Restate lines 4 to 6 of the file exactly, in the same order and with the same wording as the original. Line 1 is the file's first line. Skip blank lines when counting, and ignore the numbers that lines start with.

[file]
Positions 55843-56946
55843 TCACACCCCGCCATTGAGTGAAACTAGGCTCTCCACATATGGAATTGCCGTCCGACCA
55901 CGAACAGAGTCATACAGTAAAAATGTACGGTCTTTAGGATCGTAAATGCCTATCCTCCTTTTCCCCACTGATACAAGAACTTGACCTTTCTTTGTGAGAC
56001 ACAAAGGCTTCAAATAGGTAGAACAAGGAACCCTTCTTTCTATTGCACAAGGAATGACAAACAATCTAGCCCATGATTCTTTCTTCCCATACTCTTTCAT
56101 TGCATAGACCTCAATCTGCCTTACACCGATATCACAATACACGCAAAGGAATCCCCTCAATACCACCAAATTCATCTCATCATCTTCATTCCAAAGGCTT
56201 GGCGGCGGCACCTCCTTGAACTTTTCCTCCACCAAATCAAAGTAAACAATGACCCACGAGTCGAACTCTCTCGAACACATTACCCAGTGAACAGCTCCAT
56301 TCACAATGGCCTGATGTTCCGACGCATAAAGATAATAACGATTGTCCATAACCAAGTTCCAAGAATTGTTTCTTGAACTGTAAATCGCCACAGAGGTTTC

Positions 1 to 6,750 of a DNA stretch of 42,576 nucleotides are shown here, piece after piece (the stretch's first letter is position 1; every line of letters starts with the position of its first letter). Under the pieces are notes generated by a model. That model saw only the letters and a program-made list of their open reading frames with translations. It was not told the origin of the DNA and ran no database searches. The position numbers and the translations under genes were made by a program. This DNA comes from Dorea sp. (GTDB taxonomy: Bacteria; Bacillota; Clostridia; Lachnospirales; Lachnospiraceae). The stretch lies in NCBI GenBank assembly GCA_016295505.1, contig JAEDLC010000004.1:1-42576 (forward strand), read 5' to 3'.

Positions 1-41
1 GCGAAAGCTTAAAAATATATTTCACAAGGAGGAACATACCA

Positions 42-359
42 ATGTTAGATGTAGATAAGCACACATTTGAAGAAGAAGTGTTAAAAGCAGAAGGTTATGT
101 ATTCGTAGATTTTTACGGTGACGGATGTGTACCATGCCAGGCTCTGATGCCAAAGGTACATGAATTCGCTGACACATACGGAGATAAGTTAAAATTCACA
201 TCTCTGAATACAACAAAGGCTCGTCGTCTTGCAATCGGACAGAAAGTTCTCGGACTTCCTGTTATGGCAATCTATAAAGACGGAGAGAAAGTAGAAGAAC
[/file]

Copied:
56001 ACAAAGGCTTCAAATAGGTAGAACAAGGAACCCTTCTTTCTATTGCACAAGGAATGACAAACAATCTAGCCCATGATTCTTTCTTCCCATACTCTTTCAT
56101 TGCATAGACCTCAATCTGCCTTACACCGATATCACAATACACGCAAAGGAATCCCCTCAATACCACCAAATTCATCTCATCATCTTCATTCCAAAGGCTT
56201 GGCGGCGGCACCTCCTTGAACTTTTCCTCCACCAAATCAAAGTAAACAATGACCCACGAGTCGAACTCTCTCGAACACATTACCCAGTGAACAGCTCCAT